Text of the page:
More than two dozen of the children saved during the Holocaust by a man known as "Britain's Schindler" will gather to remember him as a special service is held in his honour.
Sir Nicholas Winton, who died last year aged 106, founded the Kindertransport operation which brought 669 mostly Jewish children on eight trains from Nazi-occupied Czechoslovakia to London in 1939.
His death prompted tributes from Prime Minister David Cameron, who said the world had lost a great man, and then Ambassador of the Czech Republic to the United Kingdom Michael Zantovsky, who described him as a positive man who radiated good.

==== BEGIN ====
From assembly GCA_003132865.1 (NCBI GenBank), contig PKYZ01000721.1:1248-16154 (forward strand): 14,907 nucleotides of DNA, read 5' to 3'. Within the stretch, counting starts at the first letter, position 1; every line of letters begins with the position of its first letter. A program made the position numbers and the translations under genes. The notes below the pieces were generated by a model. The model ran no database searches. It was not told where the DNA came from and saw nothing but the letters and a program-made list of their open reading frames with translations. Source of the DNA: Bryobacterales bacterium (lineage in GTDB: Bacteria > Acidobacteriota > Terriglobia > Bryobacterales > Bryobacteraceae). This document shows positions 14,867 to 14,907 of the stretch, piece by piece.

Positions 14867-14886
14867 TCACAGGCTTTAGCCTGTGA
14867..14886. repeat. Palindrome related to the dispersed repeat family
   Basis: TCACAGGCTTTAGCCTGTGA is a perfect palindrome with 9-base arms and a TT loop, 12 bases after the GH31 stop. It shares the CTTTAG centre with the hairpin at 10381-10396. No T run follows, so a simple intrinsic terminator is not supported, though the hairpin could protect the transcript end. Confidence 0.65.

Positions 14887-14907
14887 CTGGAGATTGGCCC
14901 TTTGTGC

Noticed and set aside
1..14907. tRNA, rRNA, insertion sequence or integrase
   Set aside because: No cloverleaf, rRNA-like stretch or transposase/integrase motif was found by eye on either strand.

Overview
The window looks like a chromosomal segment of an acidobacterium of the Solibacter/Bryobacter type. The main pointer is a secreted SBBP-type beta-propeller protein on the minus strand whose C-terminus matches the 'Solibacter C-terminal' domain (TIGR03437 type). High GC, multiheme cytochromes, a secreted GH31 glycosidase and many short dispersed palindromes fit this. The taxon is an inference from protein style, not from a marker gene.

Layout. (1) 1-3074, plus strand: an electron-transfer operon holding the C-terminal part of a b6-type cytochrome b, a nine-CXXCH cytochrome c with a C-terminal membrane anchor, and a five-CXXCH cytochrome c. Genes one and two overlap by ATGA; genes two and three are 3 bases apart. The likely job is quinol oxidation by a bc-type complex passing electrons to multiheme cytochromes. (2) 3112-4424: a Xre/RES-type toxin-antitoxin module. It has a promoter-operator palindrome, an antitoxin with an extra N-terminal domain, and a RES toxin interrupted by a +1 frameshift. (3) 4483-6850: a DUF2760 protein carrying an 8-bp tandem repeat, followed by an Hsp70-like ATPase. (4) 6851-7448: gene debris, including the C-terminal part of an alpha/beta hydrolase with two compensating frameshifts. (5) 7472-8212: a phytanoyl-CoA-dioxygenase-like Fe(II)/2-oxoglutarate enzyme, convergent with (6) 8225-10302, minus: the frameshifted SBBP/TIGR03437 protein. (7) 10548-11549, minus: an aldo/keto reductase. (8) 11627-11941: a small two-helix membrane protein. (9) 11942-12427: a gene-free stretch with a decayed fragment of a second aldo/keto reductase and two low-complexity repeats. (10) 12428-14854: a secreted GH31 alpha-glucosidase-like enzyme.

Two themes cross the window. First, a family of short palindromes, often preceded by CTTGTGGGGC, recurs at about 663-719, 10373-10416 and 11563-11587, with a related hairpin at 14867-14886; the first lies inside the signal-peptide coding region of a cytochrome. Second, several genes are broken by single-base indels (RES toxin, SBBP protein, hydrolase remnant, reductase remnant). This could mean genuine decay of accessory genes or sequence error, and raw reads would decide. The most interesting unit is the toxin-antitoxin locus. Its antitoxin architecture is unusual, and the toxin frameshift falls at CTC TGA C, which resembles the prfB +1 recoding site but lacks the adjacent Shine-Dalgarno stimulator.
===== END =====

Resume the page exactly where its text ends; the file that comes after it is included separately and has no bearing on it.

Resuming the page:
Sir Nicholas kept his bravery a secret for half a century - not even telling his wife Grete who only uncovered his selfless humanitarian efforts when she found an old briefcase in the attic containing lists of children and letters from their parents.
In 1988 his family took the scrapbook to Dame Esther Rantzen's That's Life to make a programme about what he had done.
The moment he was told the lady sat next to him in the audience was Vera Gissing, one of the women his Kindertransport had brought to safety, was captured on camera and saw him wipe tears from his eyes as they hugged.
Among those expected to attend the service at London's Guildhall this afternoon are Dame Esther, representatives from the Czech and Slovak authorities and the British Government, and former Labour MP Lord Dubs who was another of the children saved by Sir Nicholas's actions.